Wednesday, April 20, 2011

Who's really to blame over that whole spoiling-Glee-on-twitter thing?

I gave up on "Glee" a long time ago, but apparently a lot of people still watch it. It is one of the highest rated programs on television right now. Getting a role on the show, even a small one, would be very exciting for a young performer. So exciting that said performer might actually want to tweet about it.
[A] rogue extra answered fan questions about the episode on Twitter the other day and spoiled the outcome of the heated prom race...

"K is PQ and Ka is PK," tweeted Nicole Crowther, a Los Angeles actress who worked as an extra on the show. The "K" she's referring to undoubtedly stands for Kurt, and the "Ka" stands for Karofsky -- meaning Kurt will be crowned prom queen and his closeted torturer will be crowned king.

A Tumblr user with some sort of connection to the show confirmed the news (the post has since been taken down), writing, "It's true. Karofsky wins Prom King and Kurt wins Prom Queen. And it is meant to be mean. But Kurt takes the moment and kicks its ass. It is a much better moment for Kurt than Karofsky."
Someone asked her to spoil the show for him/her. She obliged. I don't know why she did such a thing. It seems particularly dumb given the fact that she must have had some kind of language in her day player contract stating that she was not to reveal any insider information about the program, or she was at least not to reveal any plot details about the program. That is just basic contract stuff, right?

But according to a source close to the show, the standard SAG day-player contracts Glee uses don’t contain “NDA” (non-disclosure agreement) language providing for punishment when plot secrets are revealed. So while the studio and network might never hire a leaking extra again, the legal ramifications of spilling secrets are probably less serious.

The Screen Actor's Guild provides the contracts, apparently. And those contracts do not contain language protecting the productions from leaking "spoilers" (but you can't spoil something that's already rotten! ha!) by those actors. Those SAG actors.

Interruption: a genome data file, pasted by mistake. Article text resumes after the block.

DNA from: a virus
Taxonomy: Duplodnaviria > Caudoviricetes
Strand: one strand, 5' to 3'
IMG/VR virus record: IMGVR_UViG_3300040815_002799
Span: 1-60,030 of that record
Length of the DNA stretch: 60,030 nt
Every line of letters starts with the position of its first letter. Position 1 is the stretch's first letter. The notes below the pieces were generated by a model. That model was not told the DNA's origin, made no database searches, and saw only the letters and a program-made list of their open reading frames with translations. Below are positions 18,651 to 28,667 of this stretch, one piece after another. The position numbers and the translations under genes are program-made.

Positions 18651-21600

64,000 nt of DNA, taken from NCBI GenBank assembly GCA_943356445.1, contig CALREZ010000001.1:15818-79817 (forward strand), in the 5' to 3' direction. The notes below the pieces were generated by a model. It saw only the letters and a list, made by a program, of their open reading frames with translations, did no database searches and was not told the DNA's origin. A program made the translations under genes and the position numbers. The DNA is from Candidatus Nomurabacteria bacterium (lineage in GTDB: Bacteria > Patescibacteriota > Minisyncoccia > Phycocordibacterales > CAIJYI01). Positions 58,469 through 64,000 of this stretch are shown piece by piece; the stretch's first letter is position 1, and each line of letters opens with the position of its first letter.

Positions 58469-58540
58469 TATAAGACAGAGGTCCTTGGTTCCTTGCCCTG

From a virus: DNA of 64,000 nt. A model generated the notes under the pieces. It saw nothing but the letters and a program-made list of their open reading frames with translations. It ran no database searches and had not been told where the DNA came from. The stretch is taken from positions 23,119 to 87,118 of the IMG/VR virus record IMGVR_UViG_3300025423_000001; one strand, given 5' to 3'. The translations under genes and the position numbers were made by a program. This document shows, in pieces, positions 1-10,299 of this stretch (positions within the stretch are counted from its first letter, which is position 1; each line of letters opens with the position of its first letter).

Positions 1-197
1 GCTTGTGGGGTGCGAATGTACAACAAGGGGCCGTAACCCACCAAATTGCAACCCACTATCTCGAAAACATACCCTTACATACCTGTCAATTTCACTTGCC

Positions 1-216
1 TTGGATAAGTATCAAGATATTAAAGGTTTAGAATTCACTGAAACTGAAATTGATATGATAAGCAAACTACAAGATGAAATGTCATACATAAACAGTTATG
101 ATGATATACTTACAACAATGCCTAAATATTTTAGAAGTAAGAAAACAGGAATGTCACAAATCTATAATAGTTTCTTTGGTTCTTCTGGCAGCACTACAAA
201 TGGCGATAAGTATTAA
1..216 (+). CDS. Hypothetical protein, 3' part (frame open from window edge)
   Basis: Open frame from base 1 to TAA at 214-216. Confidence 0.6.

Don't the producers of these programs read through the contracts they give to their own employees to sign? Perhaps the producers should take this as a "teachable moment," and learn from their mistake.

Or they could just be petty and vindictive:
In response, Glee co-creator Brad Falchuk quickly took to Twitter to slam Crowther, writing “hope you’re qualified to do something besides work in entertainment…Who are you to spoil something talented people have spent months to create?”
So this Brad Falchuk character, a producer responsible for running the show, didn't require his day players to sign non-disclosure agreements. One of his day players then disclosed something. So his response is to... threaten the day player with blacklisting.

One mistake. One little, perfectly legal mistake, and the producer who made that mistake is now taking out his frustration on a young performer trying to scrape by in the cut-throat world of Hollywood. Sadly, that is the way it works. Someone makes a mistake, and it's the "little people" who have to pay the price.

And, grovel for forgiveness:
She's also been posting a steady stream of apologies since yesterday's incident, including a response to Falchuk. "I'm truly sorry. I was being completely thoughtless and made a horrible mistake. I'm deeply & incredibly sorry Brad."
If I were Fox, I would fire the producer who didn't require his day players to sign NDAs. That's just ridiculous.

(By the way, who is the mystery Tumblr user who "confirmed" the spoilage? Anything happening to him/her? )


No comments: